And state Rep. Josh McLaurin, a Sandy Springs Democrat, called the townhall disappointing. “It appears just to be a PR effort saying (1) statewide stay-home order isn’t needed and (2) local (government) and public should assess situation themselves,” he said. “How can you assess, when carriers are asymptomatic, or symptoms take up to 2 weeks to show?”

But U.S. Sen. Kelly Loeffler, whom Kemp appointed last year, tweeted support of all the state’s task force members who appeared during the town hall.

“Proud of their efforts as we work together to combat Covid-19,” Loeffler said.

And former Republican state Rep. Buzz Brockway specifically said he appreciated Kemp’s “calm leadership.”

“These are trying times and on social media ‘everyone's an expert,’” he said. “Kemp's making tough calls and I support him 100%. We all need to do our part, act with wisdom, and love our neighbors.”

-Maya T. Prabhu

8:55 p.m.: Kemp's last question was about whether he was committed to providing paid sick leave for employees contending with the coronavirus. The governor said he was "very pleased" with the way the business community has responded to the pandemic and said help was on the way via the $2.2 trillion emergency relief package the U.S. House is expected to pass on Friday.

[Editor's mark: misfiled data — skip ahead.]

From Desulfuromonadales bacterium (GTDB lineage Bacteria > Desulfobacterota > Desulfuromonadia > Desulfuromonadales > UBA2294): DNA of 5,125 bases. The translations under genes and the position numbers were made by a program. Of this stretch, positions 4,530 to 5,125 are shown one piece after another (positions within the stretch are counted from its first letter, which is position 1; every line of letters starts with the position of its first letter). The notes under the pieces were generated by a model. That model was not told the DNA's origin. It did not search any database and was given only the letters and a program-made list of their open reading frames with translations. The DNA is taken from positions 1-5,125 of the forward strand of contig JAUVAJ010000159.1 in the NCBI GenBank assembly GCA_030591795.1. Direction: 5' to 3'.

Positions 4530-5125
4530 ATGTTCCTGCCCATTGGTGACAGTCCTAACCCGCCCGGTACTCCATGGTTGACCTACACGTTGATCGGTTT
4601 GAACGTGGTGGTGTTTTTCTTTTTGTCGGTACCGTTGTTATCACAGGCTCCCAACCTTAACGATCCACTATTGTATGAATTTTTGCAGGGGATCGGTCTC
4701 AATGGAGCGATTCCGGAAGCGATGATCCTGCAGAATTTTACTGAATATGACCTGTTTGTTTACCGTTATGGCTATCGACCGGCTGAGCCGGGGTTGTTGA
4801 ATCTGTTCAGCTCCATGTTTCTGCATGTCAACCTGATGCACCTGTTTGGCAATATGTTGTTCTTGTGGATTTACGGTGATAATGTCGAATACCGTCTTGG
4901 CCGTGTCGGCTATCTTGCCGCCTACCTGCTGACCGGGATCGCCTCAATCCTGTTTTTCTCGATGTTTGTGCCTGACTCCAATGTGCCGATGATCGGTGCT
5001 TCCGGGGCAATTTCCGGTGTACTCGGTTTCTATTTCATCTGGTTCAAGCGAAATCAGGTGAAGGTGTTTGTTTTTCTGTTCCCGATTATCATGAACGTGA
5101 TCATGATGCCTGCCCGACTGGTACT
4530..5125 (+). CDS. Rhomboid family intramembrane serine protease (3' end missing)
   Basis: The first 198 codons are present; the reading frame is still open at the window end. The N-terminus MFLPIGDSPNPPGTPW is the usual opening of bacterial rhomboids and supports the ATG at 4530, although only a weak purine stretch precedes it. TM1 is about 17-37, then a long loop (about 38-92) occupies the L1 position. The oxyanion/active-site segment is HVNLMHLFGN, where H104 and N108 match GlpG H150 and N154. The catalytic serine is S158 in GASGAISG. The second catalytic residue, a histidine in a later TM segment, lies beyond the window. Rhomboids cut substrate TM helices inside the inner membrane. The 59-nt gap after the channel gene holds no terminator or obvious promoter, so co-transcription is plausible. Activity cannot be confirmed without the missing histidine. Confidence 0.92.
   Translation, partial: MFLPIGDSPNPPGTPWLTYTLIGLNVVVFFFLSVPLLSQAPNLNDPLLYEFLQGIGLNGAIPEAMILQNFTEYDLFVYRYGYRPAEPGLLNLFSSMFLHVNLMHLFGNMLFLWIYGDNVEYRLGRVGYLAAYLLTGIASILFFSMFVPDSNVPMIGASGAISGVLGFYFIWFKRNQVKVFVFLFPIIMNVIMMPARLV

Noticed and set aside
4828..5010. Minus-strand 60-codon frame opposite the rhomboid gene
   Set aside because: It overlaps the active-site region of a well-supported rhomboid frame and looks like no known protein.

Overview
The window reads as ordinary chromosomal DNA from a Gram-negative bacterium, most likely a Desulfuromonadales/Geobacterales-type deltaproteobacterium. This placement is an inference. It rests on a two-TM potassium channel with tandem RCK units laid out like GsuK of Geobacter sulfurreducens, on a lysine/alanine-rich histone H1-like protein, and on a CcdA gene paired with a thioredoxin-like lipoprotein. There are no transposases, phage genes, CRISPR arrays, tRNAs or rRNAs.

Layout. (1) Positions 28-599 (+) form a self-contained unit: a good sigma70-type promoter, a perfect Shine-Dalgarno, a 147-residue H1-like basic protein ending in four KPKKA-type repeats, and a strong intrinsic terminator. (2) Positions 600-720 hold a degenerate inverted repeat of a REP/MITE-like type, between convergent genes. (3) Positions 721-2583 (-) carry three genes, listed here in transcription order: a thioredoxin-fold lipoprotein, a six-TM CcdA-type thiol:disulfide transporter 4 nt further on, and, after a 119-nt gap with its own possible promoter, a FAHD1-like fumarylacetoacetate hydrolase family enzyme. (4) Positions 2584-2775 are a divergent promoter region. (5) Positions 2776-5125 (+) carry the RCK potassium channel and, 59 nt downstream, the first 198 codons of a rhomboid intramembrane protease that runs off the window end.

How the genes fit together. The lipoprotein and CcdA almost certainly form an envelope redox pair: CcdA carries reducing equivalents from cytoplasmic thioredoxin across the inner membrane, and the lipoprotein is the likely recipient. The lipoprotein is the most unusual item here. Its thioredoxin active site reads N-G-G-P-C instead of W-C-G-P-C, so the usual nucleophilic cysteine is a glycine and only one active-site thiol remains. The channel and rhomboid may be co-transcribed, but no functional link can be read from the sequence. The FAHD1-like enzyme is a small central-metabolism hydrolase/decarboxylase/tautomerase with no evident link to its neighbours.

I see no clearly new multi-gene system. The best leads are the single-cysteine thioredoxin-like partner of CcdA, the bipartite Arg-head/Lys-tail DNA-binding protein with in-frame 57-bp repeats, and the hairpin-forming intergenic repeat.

“That’s exactly what the federal package is designed to be doing,” Kemp said, referring to sick leave. “That’s something that we have pushed for. I have myself and the nation’s governors have because we know that our people are hurting right now and we’ve got to continue to fight for them. I’m very hopeful that help will be there shortly.”

8:50 p.m.: Kemp was also asked about whether he was open to expanding Medicaid to cover Georgians who have recently lost their jobs and insurance coverage. He said the issue was a question for the Legislature, which is not currently in session, before pivoting to tout the "unprecedented" communication he's had with the president and the Trump administration.

“They’ve been listening to governors about what we need “for this healthcare crisis we all have going on in our states,” Kemp said.

Democrats responded that Georgia has a moral imperative to expand Medicaid now. State Rep. Josh McLaurin, D-Sandy Springs, said Georgia was leaving billions of federal dollars on the table “instead of protecting the most vulnerable—during the worst health crisis of our lives.”

Kemp said he’s been working with Legislative leaders to make sure the state can “be flexible to pay for our Medicaid program and take care of all Georgians in this crisis.”